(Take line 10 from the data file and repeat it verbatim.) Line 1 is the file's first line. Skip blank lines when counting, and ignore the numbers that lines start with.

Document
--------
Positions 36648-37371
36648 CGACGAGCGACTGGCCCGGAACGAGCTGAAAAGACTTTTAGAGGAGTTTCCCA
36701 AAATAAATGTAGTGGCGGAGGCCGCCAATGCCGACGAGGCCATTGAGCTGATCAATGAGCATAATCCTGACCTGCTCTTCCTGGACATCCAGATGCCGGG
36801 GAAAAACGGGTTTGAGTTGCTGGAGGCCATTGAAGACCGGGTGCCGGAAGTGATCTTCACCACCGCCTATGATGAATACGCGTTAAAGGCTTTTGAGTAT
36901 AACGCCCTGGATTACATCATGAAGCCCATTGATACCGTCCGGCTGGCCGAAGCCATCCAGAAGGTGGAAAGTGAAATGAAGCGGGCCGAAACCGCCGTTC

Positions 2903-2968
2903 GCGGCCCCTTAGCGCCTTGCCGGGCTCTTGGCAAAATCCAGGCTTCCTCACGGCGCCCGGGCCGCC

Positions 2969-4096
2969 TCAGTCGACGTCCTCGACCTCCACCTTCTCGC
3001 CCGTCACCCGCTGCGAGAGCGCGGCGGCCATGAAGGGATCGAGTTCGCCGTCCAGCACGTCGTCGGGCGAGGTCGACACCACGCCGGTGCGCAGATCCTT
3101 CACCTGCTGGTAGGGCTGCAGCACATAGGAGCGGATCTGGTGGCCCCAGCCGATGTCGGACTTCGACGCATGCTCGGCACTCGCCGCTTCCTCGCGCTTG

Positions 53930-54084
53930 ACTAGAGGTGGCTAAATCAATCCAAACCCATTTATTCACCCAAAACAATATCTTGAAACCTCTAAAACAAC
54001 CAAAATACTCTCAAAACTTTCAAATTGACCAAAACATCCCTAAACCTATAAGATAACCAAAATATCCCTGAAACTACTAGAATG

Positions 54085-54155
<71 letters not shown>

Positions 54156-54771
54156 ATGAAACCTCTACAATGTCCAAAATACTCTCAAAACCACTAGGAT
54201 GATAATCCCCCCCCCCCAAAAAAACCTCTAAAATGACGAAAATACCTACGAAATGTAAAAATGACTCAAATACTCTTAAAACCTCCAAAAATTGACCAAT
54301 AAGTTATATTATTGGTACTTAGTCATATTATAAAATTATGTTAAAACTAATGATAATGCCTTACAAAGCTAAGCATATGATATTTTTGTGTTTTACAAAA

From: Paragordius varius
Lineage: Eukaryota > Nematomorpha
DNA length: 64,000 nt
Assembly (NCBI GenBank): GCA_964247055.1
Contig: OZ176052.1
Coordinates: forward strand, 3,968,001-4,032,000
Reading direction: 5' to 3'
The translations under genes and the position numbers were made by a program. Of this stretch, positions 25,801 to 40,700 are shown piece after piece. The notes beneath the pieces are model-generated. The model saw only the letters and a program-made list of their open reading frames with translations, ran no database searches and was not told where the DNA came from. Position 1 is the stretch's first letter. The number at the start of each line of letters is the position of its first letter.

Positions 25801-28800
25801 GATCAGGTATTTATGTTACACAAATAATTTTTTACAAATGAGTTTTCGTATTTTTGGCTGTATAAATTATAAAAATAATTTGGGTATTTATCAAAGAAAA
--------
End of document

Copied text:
3001 CCGTCACCCGCTGCGAGAGCGCGGCGGCCATGAAGGGATCGAGTTCGCCGTCCAGCACGTCGTCGGGCGAGGTCGACACCACGCCGGTGCGCAGATCCTT